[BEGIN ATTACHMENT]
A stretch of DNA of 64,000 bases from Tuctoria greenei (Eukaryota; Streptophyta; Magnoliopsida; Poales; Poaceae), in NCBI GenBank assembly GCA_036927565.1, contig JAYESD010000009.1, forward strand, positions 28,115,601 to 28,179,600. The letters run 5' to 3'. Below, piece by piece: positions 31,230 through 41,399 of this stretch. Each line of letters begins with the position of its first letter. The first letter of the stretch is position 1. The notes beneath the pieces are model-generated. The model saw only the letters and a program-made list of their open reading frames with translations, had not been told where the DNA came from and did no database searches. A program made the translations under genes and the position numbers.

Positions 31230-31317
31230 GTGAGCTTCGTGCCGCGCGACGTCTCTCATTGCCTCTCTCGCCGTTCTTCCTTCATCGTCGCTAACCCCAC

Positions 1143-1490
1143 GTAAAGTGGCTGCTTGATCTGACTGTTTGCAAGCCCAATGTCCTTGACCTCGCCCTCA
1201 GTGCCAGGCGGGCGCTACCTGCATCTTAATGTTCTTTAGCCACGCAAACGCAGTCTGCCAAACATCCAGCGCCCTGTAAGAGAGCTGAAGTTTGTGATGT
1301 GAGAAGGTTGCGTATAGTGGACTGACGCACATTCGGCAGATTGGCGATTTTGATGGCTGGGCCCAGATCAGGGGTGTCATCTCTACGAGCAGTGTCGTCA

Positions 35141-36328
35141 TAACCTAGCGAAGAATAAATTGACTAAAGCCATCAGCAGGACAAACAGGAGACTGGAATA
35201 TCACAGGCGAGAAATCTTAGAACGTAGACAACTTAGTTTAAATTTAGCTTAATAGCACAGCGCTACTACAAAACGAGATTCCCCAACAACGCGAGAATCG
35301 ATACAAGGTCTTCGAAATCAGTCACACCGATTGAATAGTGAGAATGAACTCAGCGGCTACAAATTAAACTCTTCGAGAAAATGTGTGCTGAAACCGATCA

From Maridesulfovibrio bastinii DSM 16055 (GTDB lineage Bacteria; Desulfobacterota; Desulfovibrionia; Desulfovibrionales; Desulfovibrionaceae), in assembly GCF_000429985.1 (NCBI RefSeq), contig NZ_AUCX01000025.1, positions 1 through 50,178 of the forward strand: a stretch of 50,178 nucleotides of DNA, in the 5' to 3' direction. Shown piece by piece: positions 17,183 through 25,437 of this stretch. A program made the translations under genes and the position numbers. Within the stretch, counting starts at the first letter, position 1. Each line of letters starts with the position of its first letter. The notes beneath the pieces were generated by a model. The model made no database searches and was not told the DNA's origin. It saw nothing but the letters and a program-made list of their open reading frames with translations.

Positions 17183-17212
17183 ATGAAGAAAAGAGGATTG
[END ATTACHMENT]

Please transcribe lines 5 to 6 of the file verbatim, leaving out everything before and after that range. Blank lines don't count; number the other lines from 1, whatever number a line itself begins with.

1143 GTAAAGTGGCTGCTTGATCTGACTGTTTGCAAGCCCAATGTCCTTGACCTCGCCCTCA
1201 GTGCCAGGCGGGCGCTACCTGCATCTTAATGTTCTTTAGCCACGCAAACGCAGTCTGCCAAACATCCAGCGCCCTGTAAGAGAGCTGAAGTTTGTGATGT